Charles Jones - Watch Manufacturer - Melbourne1841
Charles Jones – Watch Manufacturer – Melbourne 1841. From Port Philip Gazette, 21 Apr 1841. http://nla.gov.au/nla.news-article225011402

I wrote about Christopher Hird Jones in this blog post here. Christopher’s brothers carried on in the business after his death in 1866, and then their sons (and possibly grandsons).

The company in Liverpool continued until at least into the 20th Century.

Genealogy Snapshot

Name: Robert Jones (abt 1727-)
Spouse: Maria Kenyon (abt 1728-1795)
Spouse’s Parents: 
Surnames: Jones, Kenyon, Watters
Relationship to Chris: 6x great grandfather

  1. Robert Jones (abt 1727-) (6x great grandfather)
  2. Robert Jones (abt 1752-1833) (5x great grandfather)
  3. Christopher Hird Jones (1782-1866) (4x great grandfather)
  4. Charles Jones (1814-1850) (3x great grandfather)
  5. Henry Russell Jones (abt 1840-1890) (great, great grandfather)
  6. Caroline Jones (1866-1942) ( great grandmother)
  7. Mary Izetta Watters (1890-1966)
  8. Mother
  9. Chris

Favourite Photo – Week 2


This week’s 52 ancestors prompt is ‘favourite photo.’ That’s a tough one. How do you pick a favourite?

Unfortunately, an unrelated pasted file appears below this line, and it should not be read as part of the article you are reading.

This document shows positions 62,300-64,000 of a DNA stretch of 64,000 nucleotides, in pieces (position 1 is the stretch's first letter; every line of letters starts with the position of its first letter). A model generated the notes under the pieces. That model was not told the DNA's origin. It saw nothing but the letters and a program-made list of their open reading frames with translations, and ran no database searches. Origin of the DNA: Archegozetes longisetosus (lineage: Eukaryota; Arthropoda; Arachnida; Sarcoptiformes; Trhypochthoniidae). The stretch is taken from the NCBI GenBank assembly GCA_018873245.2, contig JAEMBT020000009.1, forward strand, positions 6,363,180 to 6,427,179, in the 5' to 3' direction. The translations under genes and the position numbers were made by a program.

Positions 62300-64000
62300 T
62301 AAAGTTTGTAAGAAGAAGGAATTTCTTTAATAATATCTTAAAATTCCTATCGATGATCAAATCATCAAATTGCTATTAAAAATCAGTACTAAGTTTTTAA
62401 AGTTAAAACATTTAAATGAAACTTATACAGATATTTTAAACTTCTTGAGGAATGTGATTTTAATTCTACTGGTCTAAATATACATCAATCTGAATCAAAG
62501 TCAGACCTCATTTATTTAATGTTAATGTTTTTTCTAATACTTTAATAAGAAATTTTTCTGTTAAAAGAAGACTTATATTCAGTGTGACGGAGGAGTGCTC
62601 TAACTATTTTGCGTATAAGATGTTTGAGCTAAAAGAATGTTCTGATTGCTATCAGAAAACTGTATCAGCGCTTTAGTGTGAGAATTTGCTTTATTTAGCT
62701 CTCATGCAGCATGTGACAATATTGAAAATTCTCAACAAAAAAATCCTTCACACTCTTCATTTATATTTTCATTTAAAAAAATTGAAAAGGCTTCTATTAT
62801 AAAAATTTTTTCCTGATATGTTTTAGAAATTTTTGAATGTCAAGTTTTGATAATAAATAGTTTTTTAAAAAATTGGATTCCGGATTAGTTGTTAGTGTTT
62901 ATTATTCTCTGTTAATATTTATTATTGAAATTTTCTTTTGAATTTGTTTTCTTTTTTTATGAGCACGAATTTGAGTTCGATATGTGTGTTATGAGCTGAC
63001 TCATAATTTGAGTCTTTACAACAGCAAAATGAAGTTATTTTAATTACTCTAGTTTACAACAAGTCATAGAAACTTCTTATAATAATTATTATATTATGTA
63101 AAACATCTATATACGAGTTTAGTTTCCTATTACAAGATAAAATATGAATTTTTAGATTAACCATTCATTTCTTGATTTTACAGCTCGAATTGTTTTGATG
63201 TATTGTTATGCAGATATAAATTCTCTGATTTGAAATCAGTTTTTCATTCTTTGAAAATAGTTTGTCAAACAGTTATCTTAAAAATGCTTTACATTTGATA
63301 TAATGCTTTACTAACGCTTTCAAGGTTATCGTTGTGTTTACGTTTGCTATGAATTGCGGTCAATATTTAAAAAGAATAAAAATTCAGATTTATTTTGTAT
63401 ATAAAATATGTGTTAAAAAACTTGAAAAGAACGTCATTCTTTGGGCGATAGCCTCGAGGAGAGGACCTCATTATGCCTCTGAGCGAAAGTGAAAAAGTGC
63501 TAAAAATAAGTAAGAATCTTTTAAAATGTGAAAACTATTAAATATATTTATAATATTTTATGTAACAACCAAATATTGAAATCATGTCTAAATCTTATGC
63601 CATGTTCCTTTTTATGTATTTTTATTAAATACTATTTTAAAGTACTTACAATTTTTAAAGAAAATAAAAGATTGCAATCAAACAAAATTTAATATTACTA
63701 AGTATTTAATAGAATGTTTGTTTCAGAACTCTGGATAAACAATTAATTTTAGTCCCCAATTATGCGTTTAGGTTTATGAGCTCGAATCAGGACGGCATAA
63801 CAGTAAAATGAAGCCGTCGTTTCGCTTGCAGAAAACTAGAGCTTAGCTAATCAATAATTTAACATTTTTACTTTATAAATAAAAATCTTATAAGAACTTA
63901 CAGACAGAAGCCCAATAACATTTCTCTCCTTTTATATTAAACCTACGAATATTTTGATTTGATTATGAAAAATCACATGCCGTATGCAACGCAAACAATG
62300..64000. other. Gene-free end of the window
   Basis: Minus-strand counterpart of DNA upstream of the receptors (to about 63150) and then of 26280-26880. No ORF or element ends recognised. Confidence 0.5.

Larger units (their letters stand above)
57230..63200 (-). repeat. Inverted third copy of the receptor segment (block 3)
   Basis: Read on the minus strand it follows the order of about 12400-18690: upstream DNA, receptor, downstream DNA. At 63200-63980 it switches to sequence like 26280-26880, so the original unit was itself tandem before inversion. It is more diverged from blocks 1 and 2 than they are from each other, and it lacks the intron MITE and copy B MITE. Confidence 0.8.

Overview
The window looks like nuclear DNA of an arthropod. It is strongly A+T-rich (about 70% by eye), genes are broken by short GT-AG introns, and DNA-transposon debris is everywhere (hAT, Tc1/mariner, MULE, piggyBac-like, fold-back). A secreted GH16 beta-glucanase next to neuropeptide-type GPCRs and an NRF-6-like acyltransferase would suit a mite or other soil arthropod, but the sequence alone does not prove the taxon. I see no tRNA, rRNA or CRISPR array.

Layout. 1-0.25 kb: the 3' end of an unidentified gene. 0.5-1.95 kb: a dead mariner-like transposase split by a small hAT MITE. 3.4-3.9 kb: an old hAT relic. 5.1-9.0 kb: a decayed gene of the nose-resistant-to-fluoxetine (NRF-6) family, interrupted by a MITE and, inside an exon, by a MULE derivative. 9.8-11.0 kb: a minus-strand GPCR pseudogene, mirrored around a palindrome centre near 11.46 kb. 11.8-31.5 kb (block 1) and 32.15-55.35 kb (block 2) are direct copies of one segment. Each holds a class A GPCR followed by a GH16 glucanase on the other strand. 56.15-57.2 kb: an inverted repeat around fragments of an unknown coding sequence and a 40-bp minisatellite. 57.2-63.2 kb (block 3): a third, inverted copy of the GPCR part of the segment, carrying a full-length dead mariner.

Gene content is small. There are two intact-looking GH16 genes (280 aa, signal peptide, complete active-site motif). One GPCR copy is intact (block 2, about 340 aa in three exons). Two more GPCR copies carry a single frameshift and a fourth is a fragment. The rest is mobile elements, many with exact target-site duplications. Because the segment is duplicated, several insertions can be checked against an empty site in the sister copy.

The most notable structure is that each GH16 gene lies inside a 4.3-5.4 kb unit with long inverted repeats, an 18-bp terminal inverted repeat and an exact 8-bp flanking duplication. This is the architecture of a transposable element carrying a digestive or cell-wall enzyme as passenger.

This photo is one of my favourites for several reasons. The foremost is because I gained it through the collaboration of my mother with a relative. Mum was always a proponent of my digging around for genealogy information, and in this case, it wasn’t even her family!

Another reason I like it is that it represents a bit of old-fashioned photoshopping for the 4-generation photo, necessary as the older lady wasn’t in the studio but on the other side of the country.​ Last week, I wrote about Isabella and James Bennett moving to Western Australia for a fresh start (Isabella is the one on the left). 

The four people in the photo (from oldest to youngest) are Jessie Bainbridge (then Smith), Isabella Purcell (then Bell), Walter Henry Bennett, and my Uncle Wal. It is one of the very few photos I have of Jessie.

Jessie Bainbridge came from the coal mining area of Northumberland in England to Victoria, Australia as a young girl. She survived the sudden death of her husband with eight offspring to look after, remarried and had four more children. She died in 1938 aged 91.

Genealogy Snapshot